What’s your type?

David Carson turned to me, long-faced. We were standing at Kings Cross Station waiting to board the London to Edinburgh train. He was facing five-and-a-half hours with only a four-pack of Worthington’s Bitter and a flapjack for sustenance. “Wouldn’t it be quicker to fly?” The year was 1993, and we were on the final leg of a lecture tour that came only a few short months after his previous visit to the UK. The earlier trip was organised under frenetic circumstances: “Carson’s in Europe… Ring him up… Hire St Bride’s… Do a poster no one can read.”

Six days later, almost 200 people came to have a poke and a prod. This was as white-knuckle as type talks could get. The Typographic Circle committee (then as now) was a mobilised and passionate feels-good-lets-do-it collective. We were capitalising on the curious popularity of a breed of design which used what Michael Johnson described as “knackered type”. After several years of sputtering, these often ill-conceived and ugly typefaces had reached such ubiquity that magazines were awash with articles on the Apple Macintosh versus everything, craft liberalisation, and whatever happened to typographic principles?

It makes you wonder what the monks must have thought of Gutenberg. That is to say, whatever the era, the result of such rapid and fundamental change is a feeling of uncertainty. The same mood pervades the 20th century – a mood that Carson served to perpetuate. Carson became the embodiment of Apple Macintosh-fuelled self-indulgence at a level that had not been possible, or even desirable before. The annals of late 20th century type contain innumerable faces designed as both a conscious reaction to and embrace of change (Barry Deck’s Template Gothic), and many more belched forth as a result of low-fi jiggery pokery.

Paul Renner, designer of Futura, would have found the ease of the digital machine age stimulating, having spent most of the Twenties and Thirties wrestling with the diktats of a political system that used typography to reinforce national identity. His rejection of gothic, and persistent use of roman type led to his arrest by the Nazis (just a short time after Jan Tschichold). The Nazis went on to reject gothic in favour of roman, believing world domination would be impossible using gothic script. (Hitler banned “swabacher” (gothic) type scripts in the belief that no one understood the term.)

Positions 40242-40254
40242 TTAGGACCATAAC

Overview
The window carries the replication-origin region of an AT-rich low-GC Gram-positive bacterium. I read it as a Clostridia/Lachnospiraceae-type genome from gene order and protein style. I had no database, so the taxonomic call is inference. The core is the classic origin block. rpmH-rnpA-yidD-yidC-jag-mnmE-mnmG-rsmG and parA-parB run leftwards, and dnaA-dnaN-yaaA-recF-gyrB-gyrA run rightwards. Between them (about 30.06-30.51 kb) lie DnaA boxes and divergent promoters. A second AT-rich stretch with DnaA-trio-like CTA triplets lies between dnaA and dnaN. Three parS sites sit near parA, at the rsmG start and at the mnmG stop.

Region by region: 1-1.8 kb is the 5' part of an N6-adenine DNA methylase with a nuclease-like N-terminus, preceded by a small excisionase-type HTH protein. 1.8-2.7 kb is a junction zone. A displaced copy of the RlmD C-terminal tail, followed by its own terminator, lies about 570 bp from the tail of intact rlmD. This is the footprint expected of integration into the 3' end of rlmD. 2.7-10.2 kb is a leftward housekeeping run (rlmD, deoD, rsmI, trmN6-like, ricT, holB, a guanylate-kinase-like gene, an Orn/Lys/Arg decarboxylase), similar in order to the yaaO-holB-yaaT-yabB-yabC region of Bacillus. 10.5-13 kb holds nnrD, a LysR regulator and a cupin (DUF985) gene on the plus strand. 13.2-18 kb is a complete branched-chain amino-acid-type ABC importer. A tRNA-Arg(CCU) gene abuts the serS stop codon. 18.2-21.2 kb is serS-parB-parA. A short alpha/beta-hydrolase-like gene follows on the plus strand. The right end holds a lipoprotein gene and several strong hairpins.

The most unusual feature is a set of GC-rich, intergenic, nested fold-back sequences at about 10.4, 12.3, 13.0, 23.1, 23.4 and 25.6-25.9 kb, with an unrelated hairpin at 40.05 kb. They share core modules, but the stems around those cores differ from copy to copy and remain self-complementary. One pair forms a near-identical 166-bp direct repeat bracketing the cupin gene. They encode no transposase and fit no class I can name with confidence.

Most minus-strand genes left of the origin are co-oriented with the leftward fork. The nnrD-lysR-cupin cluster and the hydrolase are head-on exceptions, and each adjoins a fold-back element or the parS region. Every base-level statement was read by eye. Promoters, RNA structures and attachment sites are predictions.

Renner’s purpose remained the design of type and books for public consumption and understanding. Counter to this, Herbert Bayers’ Universal alphabet certainly attempted to express the industrial, mass produced and automated spirit of that tumultuous age. Fatally, it lacked soul, and Futura, with its comparatively humanist curves won the hearts of foundries and designers the world over. Since the Twenties, Futura continues to be one of the best-selling typefaces of this century.

Modern type design didn’t lose sight of such fundamental beliefs, and lest we forget, every era has had its grunge typefaces. Even amid the carcasses of ephemeral alphabets, beautiful and functional type is still being designed for mankind and machine. Meta, designed in the Eighties by Erik Spiekermann, remains the closest we have come in the Nineties to a “typeface for our time”. Like Futura it was designed intelligently and fit for a purpose.

Reports on the health of typography vary. The many typographic horrors of the Nineties have by no means gone toes-up. Like the worst excesses of the display typefaces of the 19th and 20th centuries, there will always be, in the words of Peter Fraterdeus, “market forces seeking to bypass the rational mind with the use of jumbled and degenerate typography”. This is a view echoed by Jonathan Barnbrook, who suggested that anyone who talked about theory in relation to commercial typography was “talking out of their bum”.

Typography and type design are in rude health. André Gide captured the Nineties type melodrama best in this statement from The Counterfeiters when he said, “One doesn’t discover new lands without consenting to lose sight of the shore for a very long time.” If that’s the case, would whoever’s rowing make sure they know the way back. And could they drop Mr Carson off at the Firth of Forth? n

Patrick Baglee is chairman of The Typographic Circle

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